Wildfire-weary Californians may be wondering whether their state – the world’s fifth largest economy – is destined for an ever-intensifying cycle of destruction. Can ambitious interventions slow the pace of conflagration fed by extreme heat and drought? If so, what would they look like, how much would they cost and where would the money come from?

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Video by Lindsay Filgas, Casey Mullins and Rob Jordan

As California heads toward another wildfire season, Stanford researchers discuss the causes and necessary interventions. They say multiple integrated and community-based approaches will be necessary to restore more natural fire regimes.

Below, Stanford University ecologist Chris Field and lawyer Michael Wara discuss a blueprint of roles and resources for protecting communities and restoring a lower intensity fire regime.

Field is the Perry L. McCarty Director of the Stanford Woods Institute for the Environment and the Melvin and Joan Lane Professor for Interdisciplinary Environmental Studies. He studies climate change impacts, adaptation and vulnerability, with a focus on disaster risk reduction, especially from wildfires.

Wara is the director of the Climate and Energy Policy Program at Stanford, a senior research scholar at the Stanford Woods Institute for the Environment and a commissioner on California’s Catastrophic Wildfire Cost and Recovery Commission. He has testified as a lead witness in California state legislative hearings on wildfire-related bills multiple times this past year, and recently authored “A New Strategy for Addressing the Wildfire Epidemic in California,” a white paper for policymakers that pinpoints needed interventions, such as the creation of a state office focused on fire preparedness and risk reduction and a massive investment in restoring natural forest fire regimes, and the means to achieve them.

What are the most important interventions needed and at what scale?

Field: Critical interventions fall into four major categories: upgrading buildings and defensible space around them, reducing vegetation that allows fire to climb into forest canopies, improving emergency planning and resources, and identifying homes or communities where risks are too high to manage. All of these intervention types are critical, and all need to be pursued at scale.

Wara: We need to start with a focus on people and communities: reduce the flammability of existing homes, invest in fuel breaks and similar natural fire-prevention infrastructure around communities, and restore a lower intensity fire regime in California wildlands. Restoring that regime will require dramatic increases in prescribed fire, cultural burning by native tribes and, in some cases, letting wildfires burn where necessary. All of this work needs to be done at a scale sufficient to actually change outcomes, which is why strategic planning and careful targeting of early interventions is so important.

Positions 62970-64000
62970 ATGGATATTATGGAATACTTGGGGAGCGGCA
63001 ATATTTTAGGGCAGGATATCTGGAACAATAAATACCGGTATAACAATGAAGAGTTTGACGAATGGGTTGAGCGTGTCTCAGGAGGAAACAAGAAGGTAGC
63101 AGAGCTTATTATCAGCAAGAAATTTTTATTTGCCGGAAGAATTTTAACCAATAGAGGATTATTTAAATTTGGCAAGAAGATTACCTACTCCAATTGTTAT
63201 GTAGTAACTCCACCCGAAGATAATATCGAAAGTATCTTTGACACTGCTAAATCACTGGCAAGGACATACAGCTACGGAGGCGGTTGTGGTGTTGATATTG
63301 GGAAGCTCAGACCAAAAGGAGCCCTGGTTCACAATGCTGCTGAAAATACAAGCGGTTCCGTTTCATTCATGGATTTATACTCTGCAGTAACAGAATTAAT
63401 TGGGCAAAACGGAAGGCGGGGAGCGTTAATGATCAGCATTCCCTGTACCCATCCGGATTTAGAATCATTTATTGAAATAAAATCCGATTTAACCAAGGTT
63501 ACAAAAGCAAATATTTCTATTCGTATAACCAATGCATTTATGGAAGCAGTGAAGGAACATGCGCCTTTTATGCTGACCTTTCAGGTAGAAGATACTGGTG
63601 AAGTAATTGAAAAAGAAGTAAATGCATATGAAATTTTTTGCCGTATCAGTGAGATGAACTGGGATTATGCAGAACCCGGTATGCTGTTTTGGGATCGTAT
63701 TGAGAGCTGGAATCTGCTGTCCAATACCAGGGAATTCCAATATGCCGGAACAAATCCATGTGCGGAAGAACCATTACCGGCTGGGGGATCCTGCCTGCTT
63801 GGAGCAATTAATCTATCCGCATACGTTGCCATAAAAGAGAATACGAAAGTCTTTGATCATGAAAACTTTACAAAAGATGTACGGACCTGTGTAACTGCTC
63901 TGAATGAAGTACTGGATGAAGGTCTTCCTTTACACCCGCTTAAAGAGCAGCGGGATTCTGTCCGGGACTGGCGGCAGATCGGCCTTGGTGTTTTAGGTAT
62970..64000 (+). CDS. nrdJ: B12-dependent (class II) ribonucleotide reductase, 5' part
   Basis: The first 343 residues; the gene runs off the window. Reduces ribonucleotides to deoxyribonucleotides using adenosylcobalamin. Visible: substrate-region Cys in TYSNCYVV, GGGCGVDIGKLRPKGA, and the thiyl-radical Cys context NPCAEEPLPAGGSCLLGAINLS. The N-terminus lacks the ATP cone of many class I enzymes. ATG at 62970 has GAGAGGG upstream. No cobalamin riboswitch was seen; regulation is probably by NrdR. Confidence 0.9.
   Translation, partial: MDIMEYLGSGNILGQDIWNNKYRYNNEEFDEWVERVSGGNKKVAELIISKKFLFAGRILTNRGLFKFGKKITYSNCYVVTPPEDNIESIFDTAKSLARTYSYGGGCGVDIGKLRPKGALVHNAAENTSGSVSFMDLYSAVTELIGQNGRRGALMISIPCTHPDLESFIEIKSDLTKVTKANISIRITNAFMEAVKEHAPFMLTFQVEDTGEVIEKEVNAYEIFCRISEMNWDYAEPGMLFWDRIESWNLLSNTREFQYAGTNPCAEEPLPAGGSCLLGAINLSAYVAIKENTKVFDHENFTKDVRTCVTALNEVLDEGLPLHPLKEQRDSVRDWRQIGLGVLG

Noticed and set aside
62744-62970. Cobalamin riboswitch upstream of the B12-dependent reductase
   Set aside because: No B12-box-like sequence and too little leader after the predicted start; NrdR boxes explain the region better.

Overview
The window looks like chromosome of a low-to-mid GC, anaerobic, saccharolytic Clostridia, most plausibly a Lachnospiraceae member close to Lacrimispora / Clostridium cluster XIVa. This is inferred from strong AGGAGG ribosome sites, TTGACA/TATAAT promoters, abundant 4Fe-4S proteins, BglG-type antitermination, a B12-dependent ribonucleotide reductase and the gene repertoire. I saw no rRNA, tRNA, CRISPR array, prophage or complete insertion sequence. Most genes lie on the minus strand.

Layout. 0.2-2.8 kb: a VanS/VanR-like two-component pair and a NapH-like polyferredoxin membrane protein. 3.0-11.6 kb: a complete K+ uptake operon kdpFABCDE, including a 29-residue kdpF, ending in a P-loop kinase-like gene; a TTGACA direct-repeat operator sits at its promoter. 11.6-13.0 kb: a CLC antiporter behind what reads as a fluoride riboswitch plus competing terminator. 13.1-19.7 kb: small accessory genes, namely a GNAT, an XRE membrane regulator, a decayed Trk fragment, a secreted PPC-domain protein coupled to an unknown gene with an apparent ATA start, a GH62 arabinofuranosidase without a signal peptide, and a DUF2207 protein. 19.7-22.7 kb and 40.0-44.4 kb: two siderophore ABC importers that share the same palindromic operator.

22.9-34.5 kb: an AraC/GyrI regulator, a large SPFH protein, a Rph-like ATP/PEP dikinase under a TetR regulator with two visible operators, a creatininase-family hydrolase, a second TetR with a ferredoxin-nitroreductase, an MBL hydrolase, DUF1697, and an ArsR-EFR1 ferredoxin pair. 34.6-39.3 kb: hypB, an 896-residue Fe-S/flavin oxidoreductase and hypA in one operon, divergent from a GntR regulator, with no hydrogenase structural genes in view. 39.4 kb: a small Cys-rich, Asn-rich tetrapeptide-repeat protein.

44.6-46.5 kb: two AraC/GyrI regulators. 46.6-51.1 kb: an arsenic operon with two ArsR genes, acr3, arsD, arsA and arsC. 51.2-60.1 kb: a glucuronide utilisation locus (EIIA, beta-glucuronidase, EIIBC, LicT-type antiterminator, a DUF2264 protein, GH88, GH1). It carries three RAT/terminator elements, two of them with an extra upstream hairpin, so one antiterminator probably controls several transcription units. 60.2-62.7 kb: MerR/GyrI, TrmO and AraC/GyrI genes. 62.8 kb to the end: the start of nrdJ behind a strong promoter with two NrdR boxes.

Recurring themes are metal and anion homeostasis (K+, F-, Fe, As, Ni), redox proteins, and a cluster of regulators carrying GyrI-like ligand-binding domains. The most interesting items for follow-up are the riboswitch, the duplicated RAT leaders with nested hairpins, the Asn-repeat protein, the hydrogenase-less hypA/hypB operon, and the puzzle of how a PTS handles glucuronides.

Where might funding come from for these interventions? How much is needed?

Wara: We need the U.S. Forest Service and Bureau of Land Management to be spending $5 billion to $6 billion per year – for 10 years or more – to really have hope of improving outcomes on federal lands in the West. But funding needs to come from all levels of government – federal, state and local. Benefits will flow to locals, the state and the U.S. as a whole, and each of these actors has a unique and important role to play. Early movers in this space include local governments that are investing in fuels management and community protection as well as the state of California. The most critical actor that has really not stepped up to the challenge yet is the U.S. Forest Service. That agency’s chief has acknowledged that hazardous fuel treatments need to double or quadruple in size, but the U.S. Department of Agriculture has consistently failed to ask for sufficient resources to scale the hazardous fuels management program. This needs to change urgently for California since the Forest Service owns more than half of the forested land in our state.